Kelly:

Yeah, it was interesting that in the 1985, hunger strike, that they actually had a list of demands. So they go through lawyer, they tried to give the demands directly to officials and get nowhere and have these various specific demands that of course, aren't met immediately, because the hunger strike is put down forcibly. But it sounds like it, although things of course, did not become perfect by a very long stretch that some of these things actually were then maybe taken into consideration that some of these demands were slowly over time, met in at least small ways.

Jessica Ordaz:

Yeah, the most important one, I would think for the men who participated in that hunger strike was that, you know, for folks who listeners who are not familiar with the geography of Southern California, El Centro, is located in the Imperial Valley, and it is in the summer, very, very hot, and like up to 110, 115. So in 1985, the men who protested were not allowed to be indoors during the day at peak hot hours, they had to like queue outside, basically. And so one of their demands was to be let inside. And they did gain that which, you know, I say that it's complicated, and that ultimately, a lot of things stayed the same. And a lot of things got worse. And we can discuss that a little bit further. But for those particular men, that was huge, right to go from having to stand outside for five plus hours in 115 degree weather to be let in indoors where it was cooler. That was a very big win for them. Yeah,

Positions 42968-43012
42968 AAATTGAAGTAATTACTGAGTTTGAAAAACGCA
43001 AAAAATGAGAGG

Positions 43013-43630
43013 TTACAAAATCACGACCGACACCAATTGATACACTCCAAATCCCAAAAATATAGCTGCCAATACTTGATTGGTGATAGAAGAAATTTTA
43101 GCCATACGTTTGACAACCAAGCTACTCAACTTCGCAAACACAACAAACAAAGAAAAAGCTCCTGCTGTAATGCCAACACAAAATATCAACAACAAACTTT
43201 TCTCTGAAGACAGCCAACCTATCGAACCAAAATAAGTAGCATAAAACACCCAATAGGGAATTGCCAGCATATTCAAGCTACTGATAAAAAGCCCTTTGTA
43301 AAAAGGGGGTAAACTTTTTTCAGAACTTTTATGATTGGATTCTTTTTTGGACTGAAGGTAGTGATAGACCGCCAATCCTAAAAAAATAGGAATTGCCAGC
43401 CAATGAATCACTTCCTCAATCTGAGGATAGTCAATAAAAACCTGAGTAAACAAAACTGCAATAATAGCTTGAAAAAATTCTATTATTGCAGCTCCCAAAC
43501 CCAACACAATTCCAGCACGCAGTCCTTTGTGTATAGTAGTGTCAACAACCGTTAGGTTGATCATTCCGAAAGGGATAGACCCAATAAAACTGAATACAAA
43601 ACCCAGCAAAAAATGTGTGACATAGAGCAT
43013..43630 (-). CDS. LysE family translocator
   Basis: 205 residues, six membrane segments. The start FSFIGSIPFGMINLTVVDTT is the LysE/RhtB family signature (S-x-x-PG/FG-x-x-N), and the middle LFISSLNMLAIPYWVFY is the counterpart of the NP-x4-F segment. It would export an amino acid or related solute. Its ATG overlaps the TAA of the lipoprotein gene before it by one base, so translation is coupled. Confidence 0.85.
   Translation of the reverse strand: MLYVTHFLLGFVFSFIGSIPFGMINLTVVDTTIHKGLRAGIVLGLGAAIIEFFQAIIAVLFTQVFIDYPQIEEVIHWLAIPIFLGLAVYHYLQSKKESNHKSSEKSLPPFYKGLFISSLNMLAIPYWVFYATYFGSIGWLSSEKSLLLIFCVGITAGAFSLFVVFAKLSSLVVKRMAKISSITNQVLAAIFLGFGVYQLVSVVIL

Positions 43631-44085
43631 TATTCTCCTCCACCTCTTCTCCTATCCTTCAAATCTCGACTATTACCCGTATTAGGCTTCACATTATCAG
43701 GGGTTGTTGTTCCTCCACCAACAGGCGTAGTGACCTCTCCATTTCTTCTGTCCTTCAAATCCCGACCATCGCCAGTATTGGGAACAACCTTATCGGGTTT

Kelly:

Definitely. Can you expand a little bit on that? The the types of things like that, that did get a little bit better, but but things that actually got worse afterward as well.

Jessica Ordaz:

Right. So I think that surveillance actually gets worse, so much so that the El Centro immigration facility closes in 2014. And I say closes very loosely. What ICE then did was closed on the facility and reopen one in Colexio down the road and this one is fully privatized. It's coed and a big difference is actually they now have less guards than they had in El Centro for many decades. And the rationale according to a few immigration attorneys who I interviewed who work out of the Imperial Regional facility, the one in Calexico, they said that the idea is that they built the facility in a very intentional way so that they wouldn't have to hire as many guards and can just rely on the architecture of the center for surveillance and to keep detained migrants in pods. And so that's that's an example right of how immigration authorities have really thought through from 1945 when this camp and El Centro is very small, it's makeshift, the fence is wire mesh and people are literally escaping by digging under and jumping above to like 2021, where you now have this new facility down the road that is built in such a way that you don't even need to have a lot of guards because the very structure of the facility ensures that people are always watching.